@Contended and inline classes
brian.goetz at oracle.com
Wed May 15 20:44:41 UTC 2019
Agreed. And you can always transform the first situation into the second when you need to.
> On May 15, 2019, at 4:37 PM, Frederic Parain <frederic.parain at oracle.com> wrote:
> Here’s the basic question: how the JVM should handle the @Contended
> annotation with respect to inline classes?
> Here’s some thoughts:
> First scenario: the @Contended annotation is used within an inline class:
> The @Contended annotation aims to solve the problem of false sharing,
> but false sharing requires that the data in the cache are altered. Because
> inline classes are immutable, no write operation can be performed on their fields,
> so no false sharing is possible between fields of a single inline class.
> So there’s no point to change the layout of the inline class to put fields on
> different cache lines.
> In addition to that, each use the @Contended adds 256 bytes to the size
> of the instance (at least on the current HotSpot implementation), which is
> well above the threshold we have considered reasonable so far to flatten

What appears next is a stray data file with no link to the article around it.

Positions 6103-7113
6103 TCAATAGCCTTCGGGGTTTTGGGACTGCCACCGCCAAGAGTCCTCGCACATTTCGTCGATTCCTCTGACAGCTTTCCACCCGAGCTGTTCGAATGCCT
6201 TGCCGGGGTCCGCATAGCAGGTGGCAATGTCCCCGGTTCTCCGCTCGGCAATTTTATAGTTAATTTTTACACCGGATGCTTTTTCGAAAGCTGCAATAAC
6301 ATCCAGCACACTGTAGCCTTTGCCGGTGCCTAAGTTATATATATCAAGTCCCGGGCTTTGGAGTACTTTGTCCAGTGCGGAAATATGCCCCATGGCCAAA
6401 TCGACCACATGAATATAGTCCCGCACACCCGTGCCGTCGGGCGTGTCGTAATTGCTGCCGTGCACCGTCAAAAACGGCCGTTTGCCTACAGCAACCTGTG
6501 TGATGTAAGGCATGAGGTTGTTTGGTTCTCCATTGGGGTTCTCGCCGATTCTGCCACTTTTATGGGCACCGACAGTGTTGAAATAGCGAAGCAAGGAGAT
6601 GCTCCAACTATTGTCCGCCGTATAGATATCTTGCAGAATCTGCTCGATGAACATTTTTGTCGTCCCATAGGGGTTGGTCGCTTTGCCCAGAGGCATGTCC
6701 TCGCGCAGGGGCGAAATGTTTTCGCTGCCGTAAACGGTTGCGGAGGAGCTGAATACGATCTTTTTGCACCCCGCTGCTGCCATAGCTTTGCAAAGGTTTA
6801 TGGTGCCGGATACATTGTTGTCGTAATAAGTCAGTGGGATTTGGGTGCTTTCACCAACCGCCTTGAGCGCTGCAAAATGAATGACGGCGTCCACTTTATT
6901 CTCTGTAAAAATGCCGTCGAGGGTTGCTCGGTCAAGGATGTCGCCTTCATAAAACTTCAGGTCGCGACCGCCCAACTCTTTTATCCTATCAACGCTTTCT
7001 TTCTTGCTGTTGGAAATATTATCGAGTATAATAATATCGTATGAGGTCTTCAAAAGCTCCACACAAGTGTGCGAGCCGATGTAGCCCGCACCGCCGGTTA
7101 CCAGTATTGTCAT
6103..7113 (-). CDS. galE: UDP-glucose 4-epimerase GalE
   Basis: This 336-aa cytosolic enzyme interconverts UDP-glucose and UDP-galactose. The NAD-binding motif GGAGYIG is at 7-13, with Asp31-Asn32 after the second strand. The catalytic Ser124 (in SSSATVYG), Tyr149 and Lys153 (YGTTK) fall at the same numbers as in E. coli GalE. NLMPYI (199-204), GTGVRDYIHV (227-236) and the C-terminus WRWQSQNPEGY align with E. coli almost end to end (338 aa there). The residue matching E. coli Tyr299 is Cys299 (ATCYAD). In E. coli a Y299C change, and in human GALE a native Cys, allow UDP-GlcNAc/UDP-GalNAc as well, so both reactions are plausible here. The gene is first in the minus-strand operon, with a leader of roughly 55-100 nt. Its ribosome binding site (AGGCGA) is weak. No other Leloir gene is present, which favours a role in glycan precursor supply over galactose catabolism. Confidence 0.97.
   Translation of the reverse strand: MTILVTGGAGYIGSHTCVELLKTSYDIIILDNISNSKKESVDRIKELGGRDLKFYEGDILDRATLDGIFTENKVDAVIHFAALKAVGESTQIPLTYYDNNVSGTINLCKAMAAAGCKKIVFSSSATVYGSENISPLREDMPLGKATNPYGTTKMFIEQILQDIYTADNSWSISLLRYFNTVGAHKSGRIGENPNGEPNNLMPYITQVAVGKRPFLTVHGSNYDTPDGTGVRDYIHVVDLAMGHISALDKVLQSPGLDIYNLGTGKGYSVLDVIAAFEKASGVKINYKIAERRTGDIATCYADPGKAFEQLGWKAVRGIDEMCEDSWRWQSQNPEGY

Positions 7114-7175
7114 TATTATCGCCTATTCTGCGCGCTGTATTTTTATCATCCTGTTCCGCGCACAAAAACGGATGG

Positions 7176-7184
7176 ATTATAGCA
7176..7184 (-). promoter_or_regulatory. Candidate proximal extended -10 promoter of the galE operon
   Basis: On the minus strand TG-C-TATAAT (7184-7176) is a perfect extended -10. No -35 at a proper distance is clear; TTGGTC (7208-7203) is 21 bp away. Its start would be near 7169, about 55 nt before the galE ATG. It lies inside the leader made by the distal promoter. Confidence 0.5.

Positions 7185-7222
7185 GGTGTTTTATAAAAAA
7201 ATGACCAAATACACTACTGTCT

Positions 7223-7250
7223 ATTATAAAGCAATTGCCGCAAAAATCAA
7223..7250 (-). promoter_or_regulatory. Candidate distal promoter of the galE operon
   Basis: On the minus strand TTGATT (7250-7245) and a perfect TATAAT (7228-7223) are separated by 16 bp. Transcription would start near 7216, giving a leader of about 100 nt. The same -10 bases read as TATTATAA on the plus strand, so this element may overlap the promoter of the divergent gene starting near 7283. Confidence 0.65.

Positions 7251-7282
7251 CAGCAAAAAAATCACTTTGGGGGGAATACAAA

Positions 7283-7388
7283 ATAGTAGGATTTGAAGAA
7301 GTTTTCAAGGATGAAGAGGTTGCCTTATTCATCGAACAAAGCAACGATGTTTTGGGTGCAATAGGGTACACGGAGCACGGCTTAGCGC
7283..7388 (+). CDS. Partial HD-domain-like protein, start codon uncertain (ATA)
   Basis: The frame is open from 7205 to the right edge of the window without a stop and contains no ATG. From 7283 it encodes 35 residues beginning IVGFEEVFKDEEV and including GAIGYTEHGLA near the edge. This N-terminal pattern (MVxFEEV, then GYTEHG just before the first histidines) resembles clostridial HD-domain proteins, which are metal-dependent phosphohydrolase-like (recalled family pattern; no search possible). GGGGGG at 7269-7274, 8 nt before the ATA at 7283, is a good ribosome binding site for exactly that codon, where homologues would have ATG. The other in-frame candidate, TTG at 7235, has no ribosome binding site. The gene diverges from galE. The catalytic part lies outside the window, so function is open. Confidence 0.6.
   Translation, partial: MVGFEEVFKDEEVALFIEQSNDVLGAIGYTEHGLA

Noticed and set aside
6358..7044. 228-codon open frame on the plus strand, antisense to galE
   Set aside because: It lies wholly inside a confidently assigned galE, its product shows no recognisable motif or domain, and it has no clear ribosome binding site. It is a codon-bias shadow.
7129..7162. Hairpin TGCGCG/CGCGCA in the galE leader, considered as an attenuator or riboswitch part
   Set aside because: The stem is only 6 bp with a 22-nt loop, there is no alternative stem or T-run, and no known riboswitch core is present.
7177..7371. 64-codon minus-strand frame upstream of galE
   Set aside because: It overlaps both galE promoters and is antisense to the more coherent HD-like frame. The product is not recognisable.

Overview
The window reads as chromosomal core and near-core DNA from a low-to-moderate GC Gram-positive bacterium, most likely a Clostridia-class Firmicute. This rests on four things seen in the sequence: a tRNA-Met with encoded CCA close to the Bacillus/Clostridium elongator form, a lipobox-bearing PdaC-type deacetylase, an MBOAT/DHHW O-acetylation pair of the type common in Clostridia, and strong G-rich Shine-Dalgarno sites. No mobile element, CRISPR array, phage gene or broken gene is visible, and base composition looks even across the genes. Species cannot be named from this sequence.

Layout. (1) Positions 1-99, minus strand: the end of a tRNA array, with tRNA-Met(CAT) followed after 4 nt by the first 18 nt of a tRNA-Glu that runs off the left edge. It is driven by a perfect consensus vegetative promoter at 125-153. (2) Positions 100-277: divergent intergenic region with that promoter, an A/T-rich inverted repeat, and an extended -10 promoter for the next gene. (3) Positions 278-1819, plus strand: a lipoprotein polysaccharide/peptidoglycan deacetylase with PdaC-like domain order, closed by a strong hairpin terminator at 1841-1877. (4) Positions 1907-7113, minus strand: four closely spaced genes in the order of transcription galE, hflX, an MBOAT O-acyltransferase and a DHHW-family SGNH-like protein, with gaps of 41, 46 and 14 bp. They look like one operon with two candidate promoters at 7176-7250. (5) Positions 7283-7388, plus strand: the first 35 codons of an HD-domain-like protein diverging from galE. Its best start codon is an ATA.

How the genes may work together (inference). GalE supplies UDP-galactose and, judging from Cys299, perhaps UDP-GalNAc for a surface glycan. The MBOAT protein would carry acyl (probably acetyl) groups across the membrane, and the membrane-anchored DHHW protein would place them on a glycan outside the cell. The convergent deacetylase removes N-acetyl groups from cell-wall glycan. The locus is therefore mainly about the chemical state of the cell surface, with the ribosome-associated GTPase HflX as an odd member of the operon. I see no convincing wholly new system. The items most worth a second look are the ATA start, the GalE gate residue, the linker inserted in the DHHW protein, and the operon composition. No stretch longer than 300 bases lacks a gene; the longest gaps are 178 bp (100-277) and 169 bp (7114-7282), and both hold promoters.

> an inline classes instance.
> So the proposal would be to simply ignore @Contended when used
> in an inline class. The javadoc of @Contended describes the annotation
> as a hint to the JVM, so there’s no strict requirement to alter the layout
> because of the annotation.
> Second scenario: A regular class has a field which is an inline class, and
> this field is annotated with @Contended
> This use case still makes sense, to isolate this field (which could be
> flattened or not) from other fields. This use of @Contended impacts
> the layout of the container (the regular class) but not the layout of
> the inline class.
> In this case, the JVM should use the hint to compute a layout isolating
> the inline class field.
> Does this analysis make sense to you? Feedback and comments
> are welcome.
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